Wrangell, Alaska

Wrangell is a city of about 2,100 people on Wrangell Island in the Alexander Archipelago in the Southeast Alaskan panhandle.

The town is named after the island, which was named after Baron von Wrangel of the Russian Imperial Navy, who served as the Governor of Russian Alaska from 1829 to 1834.

Fishing and tourism are the two largest industries in the city, with employees of both making up over half the city’s workforce.

The former city of Wrangell consisted of about 45 square miles of land, although that number increased to about 70 when water is included.

After being incorporated as a Borough (or county), The City and Borough of Wrangell is now officially listed at 3,477 square miles.

General Background

Wrangell has the unique distinction of being the Alaska city to have been under the control of four different groups: The Tlingit, Russia, The British Empire, and The United States.

The city has also had several high-profile residents in its history. The notorious and controversial lawman Wyatt Earp, a survivor of the famous Battle of the OK Corral in Tombstone, Arizona, ran a gambling house here during the Klondike Gold Rush.

Wrangell was also home to conservationist and founder of the Sierra Club John Muir, who traveled through Alaska and lived in town for several years in the early 1900s.

The town is also famous for the Wrangell Bombardment, one of the few times that the United States military has attacked a domestic target, although several of these also took place in Southeast Alaska.

Things to Do in Wrangell

As with nearly every town in Southeast Alaska, there are many fishing charters available, including Fish Wrangell, Night N Gale Charters, and Alaska Charter and Adventures.

Wrangell is also home to the famous Nolan Center Museum, which was voted the best museum in all of Southeast Alaska.

It features numerous artifacts and details about the city’s history, starting with the early Tlingit people thousands of years ago and going up to the present day.

The Nolan Center also features a movie theatre with a single screen that runs current films, which is somewhat uncommon in Southeast Alaska.

There are also many great excursions available in Wrangell, including the Anan Creek Bear Observatory, Breakaway Adventures Tours, and boat tours of nearby glaciers.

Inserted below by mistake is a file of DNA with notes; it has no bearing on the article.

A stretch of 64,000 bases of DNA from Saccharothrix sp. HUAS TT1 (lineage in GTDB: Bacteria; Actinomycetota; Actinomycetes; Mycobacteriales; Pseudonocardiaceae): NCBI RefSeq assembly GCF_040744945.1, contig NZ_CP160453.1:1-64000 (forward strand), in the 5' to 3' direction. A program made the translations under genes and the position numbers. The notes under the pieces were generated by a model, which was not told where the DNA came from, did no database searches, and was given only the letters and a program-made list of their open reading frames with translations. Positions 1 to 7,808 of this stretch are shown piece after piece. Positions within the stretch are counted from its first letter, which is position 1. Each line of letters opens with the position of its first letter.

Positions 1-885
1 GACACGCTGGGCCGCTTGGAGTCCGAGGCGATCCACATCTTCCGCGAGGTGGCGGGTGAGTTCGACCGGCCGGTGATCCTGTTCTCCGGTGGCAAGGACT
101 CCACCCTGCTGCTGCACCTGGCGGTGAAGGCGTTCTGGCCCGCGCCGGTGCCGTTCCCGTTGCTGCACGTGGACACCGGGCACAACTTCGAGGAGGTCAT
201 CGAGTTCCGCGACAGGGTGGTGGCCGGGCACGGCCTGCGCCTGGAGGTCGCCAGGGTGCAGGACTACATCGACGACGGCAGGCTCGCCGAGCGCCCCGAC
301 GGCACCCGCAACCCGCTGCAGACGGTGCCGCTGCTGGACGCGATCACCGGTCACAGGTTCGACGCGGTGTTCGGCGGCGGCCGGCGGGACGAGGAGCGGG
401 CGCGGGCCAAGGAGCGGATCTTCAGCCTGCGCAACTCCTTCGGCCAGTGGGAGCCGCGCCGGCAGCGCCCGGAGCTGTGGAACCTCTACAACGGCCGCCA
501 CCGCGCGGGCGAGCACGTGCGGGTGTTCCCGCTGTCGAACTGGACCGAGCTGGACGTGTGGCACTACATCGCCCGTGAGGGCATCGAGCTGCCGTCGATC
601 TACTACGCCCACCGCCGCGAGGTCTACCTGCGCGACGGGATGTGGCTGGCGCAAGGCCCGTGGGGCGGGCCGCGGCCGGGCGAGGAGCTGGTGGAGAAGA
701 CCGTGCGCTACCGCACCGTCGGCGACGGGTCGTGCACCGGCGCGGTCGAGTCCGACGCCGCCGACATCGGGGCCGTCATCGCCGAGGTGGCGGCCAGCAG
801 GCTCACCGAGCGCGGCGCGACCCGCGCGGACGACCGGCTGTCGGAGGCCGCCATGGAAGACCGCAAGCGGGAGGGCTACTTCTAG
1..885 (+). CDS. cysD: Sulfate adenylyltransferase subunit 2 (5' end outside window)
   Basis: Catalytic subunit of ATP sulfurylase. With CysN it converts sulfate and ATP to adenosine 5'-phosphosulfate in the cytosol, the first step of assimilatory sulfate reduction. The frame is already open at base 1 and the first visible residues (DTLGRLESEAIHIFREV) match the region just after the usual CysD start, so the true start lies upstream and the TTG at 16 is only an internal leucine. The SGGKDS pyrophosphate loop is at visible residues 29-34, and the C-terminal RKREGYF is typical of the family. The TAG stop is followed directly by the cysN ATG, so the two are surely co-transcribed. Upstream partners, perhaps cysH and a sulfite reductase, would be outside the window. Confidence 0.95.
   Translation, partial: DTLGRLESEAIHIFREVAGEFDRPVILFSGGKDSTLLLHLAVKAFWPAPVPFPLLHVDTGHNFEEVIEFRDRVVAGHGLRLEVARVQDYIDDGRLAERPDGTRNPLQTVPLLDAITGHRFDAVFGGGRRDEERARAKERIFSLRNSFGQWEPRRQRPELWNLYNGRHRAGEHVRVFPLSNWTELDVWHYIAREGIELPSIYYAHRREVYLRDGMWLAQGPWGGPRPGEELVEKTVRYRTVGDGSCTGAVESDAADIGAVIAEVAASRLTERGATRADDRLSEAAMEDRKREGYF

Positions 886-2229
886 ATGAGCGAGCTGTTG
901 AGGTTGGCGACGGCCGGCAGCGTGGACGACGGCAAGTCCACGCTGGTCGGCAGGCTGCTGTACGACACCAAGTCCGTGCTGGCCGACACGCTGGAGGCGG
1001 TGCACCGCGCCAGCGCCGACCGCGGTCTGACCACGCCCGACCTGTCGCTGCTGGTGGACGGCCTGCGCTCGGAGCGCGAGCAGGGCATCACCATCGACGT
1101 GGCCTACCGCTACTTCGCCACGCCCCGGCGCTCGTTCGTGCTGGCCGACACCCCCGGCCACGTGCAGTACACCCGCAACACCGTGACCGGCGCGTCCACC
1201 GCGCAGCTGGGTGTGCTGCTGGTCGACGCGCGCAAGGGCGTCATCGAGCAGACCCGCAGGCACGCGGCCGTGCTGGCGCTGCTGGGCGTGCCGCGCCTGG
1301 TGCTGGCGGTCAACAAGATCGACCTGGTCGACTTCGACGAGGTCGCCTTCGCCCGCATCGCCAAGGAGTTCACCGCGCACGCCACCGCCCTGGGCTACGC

Petroglyph Beach State Historic Site is located at the corner of Grave Street and Fifth Avenue and features petroglyphs, or rock carvings, made by the early Tlingit people that are estimated to be over 8,000 years old.

Chief Shakes Historic Site, located on an island near Wrangell Harbor, features several totem poles and Native artifacts that are believed to be some of the oldest still in existence.

How to Get to Wrangell

Since Wrangell is situated on an island, there is no road to the city. The only way to access the city is by boat or by plane, like many places in Southeast Alaska.

The city does not see much cruise ship traffic, only a few smaller ships per week visit Wrangell Harbor.

However, unlike other small cities in Southeast Alaska, Alaska Airlines does serve Wrangell Airport, although it does only have one runway.

Alaska Seaplanes also flies from Wrangell to Petersburg and Sitka, primarily as a cargo service.

The Alaska Marine Highway Service (AMHS) offers ferry service to and from Wrangell throughout the Inside Passage, from Bellingham, Washington in the south to Skagway in the north.

Where to Stay, Eat, and Shop in Wrangell

There are several traditional hotels in Wrangell, including the Wrangell Extended Stay (not affiliated with the hotel chain) and the Stikine Inn.

There are also several bed and breakfasts in town, including the Mount Dewey Sunset and the Grand View.

For more outdoorsy visitors, the Shoemaker RV offers several camping sites for those who wish to sleep in tents.

The Stikine Inn also features a restaurant that sells a rotating menu of locally-caught seafood, as well as steak, prime rib, and a comprehensive wine list.

J&W’s Fast Food at 120 Front Street serves burgers, seafood, salads, wraps, sandwiches, and Mexican food.

The Nolan Center, mentioned above, also features a gift shop that sells souvenirs and postcards, as well as hosting a monthly community market that sells handmade goods.

The Compass Line Gift Shop at 321 Front Street also sells souvenirs, jewelry, handmade gifts, and much more.

For groceries, Wrangell IGA and the Twisted Root Market downtown are around the corner from one another downtown.

History of Wrangell

Like much of Southeast Alaska, Wrangell Island was traditionally used by the Tlingit people for hunting and fishing for thousands of years.

The area currently known as the city of Wrangell was founded by the Russian-Alaska Company as one of the first non-Native Alaskan settlements in the state.

The location was used to trade furs with the Tlingit, with a fuller settlement being built in 1834.

Five years later, the Hudson’s Bay Company of England leased the fort from the Russians and renamed it Fort Stikine, after the nearby river.

The Tlingit opposed the British use of their trade routes, but after many Native Alaskans died of smallpox, the population was significantly reduced and the protests grew quieter.

After ten years of control, Great Britain abandoned the settlement after the fur trade ended due to diminishing numbers of beavers and sea lions.

After the territory of Alaska was sold to the United States, the US military built a post called Fort Wrangell on the site, which remained in service from 1868 to 1877.

The proud fishing town of Wrangell is excited to welcome you on your next Alaskan adventure!

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